Pai Declines To Discuss Trump Meetings

On the Hill this morning at a Senate Commerce Committee hearing, the FCC chairman told lawmakers they would have to ask the White House if they wanted to know what was said at his two meetings with President Trump. However, he said he has had no contact with any administration official about companies with business before the FCC and he pledged to maintain the independence of the agency. Pai also side-stepped comment on Trump's assertions that CNN and Big Three networks' news divisions were the "enemy of the America public." Pai and the other two commissioners discussed the post-auction repack of the TV band, suggesting they would oppose forcing stations off the air for failing to meet the deadline for moving to new channels.

Appearing before the Senate Commerce Committee today, FCC Chairman Ajit Pai was mum on the substance of his two meetings with President Trump over the past two months — one in January, just before Trump appointed Pai chairman and the second, on Monday, just before he nominated Pai to another full term.

Under questioning from Tom Udall (D-N.M.), Pai said he would defer to the White House on disclosing what was said at the meetings. “I am not at liberty to say.”

Pressed on whether they discussed any “specific company that interacts with the FCC,” Pai again said he couldn’t comment. “I leave that to the White House to disclose.”

Pressed again, Pai said that he had had no conversation with Trump or “anybody else at the White House” about AT&T’s pending acquisition of Time Warner, whose CNN has been the target of much of Trump’s anti-media rhetoric.

But Pai gave Udall assurance of that he would defend the independence of the FCC — “Absolutely, sir” — and would report to the committee any untoward contacts from the White House to the extent required by “the appropriate protocols” and ethics rules.

“We are an independent agency and for any matter that is placed before me I will take a sober look at the facts that are based on the facts submitted by the interested parties,” he said. “I will render a decision based on the law and the precedents that apply to those facts. I will make a determination based on what I and my colleagues believe is in the public interest.”


Udall also wanted to know what Pai thought about Trump’s “open hostility” toward the media, particularly his tweet that CNN and the Big Three network news organizations were the “enemy of the American public.”

Pai did not take the bait, saying that he didn’t “want to wade into the larger political debates.”

“You refuse to answer that?” Udall asked.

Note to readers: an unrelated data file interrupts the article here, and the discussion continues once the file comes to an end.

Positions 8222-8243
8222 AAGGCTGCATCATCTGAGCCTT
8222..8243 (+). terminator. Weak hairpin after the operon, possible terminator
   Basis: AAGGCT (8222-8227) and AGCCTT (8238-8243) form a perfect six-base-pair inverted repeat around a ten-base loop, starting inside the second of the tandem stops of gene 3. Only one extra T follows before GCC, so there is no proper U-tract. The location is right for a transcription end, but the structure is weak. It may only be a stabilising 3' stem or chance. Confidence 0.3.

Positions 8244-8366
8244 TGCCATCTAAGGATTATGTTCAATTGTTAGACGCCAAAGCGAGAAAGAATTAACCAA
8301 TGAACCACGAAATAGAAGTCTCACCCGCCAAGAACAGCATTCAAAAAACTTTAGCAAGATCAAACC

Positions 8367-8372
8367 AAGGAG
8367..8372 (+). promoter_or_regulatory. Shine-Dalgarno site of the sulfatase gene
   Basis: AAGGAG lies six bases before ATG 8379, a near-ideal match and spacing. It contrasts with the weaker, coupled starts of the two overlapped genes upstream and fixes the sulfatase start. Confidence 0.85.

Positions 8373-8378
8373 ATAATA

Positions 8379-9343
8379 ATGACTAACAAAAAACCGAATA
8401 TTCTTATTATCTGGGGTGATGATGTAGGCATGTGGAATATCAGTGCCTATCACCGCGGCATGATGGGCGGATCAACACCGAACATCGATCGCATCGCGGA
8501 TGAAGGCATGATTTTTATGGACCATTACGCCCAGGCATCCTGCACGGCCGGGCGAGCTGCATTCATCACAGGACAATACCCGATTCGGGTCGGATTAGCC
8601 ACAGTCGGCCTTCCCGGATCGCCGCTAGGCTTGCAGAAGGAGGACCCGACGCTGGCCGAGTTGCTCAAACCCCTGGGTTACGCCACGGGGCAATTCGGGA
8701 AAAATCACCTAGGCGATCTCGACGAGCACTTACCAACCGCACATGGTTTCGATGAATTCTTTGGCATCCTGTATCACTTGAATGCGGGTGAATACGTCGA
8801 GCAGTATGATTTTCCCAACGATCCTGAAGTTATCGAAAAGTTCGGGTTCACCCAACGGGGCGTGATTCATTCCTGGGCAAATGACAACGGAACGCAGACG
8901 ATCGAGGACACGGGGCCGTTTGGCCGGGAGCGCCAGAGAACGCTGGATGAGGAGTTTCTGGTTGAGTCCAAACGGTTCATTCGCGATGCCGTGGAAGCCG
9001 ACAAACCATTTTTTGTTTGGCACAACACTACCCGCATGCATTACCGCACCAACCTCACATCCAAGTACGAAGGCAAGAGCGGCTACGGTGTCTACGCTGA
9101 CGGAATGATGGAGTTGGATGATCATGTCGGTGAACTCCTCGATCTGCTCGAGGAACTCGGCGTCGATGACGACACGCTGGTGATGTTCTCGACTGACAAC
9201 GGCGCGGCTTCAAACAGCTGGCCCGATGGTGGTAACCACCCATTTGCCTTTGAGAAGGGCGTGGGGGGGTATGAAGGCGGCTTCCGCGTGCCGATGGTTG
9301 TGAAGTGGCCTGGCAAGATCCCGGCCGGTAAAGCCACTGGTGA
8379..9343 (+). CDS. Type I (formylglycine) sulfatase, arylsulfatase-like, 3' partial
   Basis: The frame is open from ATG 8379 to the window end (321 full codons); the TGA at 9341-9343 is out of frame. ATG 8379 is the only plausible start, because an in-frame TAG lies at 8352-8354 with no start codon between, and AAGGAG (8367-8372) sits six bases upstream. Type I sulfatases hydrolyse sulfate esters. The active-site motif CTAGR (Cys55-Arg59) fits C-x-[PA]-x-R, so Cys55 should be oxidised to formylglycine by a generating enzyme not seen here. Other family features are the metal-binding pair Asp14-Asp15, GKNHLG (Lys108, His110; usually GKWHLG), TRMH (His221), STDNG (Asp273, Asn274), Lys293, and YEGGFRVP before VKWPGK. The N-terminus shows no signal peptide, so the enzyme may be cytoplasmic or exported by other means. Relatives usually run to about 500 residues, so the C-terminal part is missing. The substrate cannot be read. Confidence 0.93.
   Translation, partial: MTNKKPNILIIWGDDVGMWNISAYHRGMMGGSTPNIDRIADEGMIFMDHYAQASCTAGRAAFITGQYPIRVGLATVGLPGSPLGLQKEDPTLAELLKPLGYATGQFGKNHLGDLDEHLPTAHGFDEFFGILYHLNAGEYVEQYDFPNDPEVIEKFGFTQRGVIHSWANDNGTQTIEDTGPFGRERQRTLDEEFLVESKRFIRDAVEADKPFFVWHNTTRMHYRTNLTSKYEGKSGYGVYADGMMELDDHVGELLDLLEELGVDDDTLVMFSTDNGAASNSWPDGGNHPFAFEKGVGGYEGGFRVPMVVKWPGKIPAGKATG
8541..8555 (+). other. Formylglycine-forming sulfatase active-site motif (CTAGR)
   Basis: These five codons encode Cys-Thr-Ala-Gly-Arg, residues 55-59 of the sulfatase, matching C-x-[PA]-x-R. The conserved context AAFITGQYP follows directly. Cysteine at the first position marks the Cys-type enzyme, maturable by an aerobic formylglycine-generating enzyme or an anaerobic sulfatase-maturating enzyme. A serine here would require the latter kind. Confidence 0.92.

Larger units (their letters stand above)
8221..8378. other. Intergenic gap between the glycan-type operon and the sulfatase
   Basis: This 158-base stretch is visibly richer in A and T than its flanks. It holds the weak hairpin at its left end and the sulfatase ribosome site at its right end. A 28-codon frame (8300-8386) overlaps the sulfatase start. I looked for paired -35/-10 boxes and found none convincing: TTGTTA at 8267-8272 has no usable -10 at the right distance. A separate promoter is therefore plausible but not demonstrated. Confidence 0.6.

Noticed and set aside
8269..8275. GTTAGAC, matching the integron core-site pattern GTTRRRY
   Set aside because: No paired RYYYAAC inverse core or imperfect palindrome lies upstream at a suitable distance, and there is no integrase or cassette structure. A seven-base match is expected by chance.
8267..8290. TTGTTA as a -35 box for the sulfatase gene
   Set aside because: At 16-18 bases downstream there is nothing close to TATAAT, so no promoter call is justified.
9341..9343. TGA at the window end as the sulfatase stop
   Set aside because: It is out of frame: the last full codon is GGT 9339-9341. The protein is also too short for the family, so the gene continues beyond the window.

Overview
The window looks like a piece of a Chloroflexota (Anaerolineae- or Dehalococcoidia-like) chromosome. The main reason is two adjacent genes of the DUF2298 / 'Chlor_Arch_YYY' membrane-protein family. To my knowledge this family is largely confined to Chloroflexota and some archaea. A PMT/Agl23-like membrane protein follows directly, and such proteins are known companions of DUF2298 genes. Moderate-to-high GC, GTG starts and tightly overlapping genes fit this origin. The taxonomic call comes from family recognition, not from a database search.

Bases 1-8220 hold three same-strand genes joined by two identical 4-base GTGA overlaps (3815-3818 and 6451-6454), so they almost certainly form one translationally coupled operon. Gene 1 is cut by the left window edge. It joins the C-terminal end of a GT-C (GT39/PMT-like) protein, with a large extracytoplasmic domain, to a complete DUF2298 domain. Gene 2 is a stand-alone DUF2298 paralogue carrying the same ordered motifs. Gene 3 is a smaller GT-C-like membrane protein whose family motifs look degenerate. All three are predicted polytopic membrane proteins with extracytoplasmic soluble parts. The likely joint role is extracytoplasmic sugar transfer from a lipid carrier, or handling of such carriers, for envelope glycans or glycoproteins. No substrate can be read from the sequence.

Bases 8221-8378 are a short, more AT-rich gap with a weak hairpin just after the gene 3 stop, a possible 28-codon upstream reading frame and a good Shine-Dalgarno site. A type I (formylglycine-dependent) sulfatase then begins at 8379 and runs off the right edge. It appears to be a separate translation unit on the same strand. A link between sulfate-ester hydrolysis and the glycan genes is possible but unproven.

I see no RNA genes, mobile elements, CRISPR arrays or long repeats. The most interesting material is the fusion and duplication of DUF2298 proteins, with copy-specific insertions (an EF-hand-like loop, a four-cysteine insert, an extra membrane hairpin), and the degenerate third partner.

“On, no, Senator, I believe that every American enjoys the First Amendment protection guaranteed by the Constitution.”

The other two sitting commissioners — Republican Michael O’Rielly and Democratic Mignon Clyburn — also testified at the oversight hearing.

Under questioning from Sen. Brian Schatz (D-Hawaii), all three more or less said they would support legislation that would prohibit the FCC from forcing stations off the air because they failed to meet the current 39-month deadline for making the move to new channels in the post-auction repack.

Clyburn said she would support any measure “that would complement our goal of insuring that no consumer is negatively harmed.” Pai agreed and O’Rielly did, too, although he said his support would depend on how the legislation was written.

Asked later whether 39 months was enough time for broadcasters to make their moves, Pai said he couldn’t yet say. “We are going to go where the facts take us. We are just not sure exactly what the time frame will be.”

Pai also declined to endorse broadcasters’ push to expand the fund for reimbursing the hundreds of broadcasters that will be moving channels. The fund, to be drawn from the auction proceeds, is now set at $1.75 billion.

Pai said the FCC should have a better handle on how much the auction will cost broadcasters three months after the March 30 close of the auction (the end of June) when the FCC gets the cost estimates from the migrating broadcasters.

Based on those estimates, he said, the FCC will “take the appropriate action.”

Pai that that there was no basis for the FCC to review the AT&T-Time Warner merger.

“As I understand how the parties have structured the transaction,” Pai said, “there is no license that would be transferred from one party to the other, which … is the jurisdictional hook under the Communications Act for us to apply the public interest standard. “

Pai promised Schatz a legal memo affirming Pai’s opinion.

Schatz also complained that Trump did not re-nominate Jessica Rosenworcel to fill the empty Democratic seat on the commission at the same time he re-nominated Pai. Rosenworcel’s first term lapsed at the end of last year and she was forced to give up her seat.

“The Senate should have confirmed her to a term last year and I’m counting on everyone to honor their original commitment,” Schatz said. “I hope we can get back to the long tradition of pairing these nominations so that both Jessica and the chairman can move through the Senate floor quickly.”

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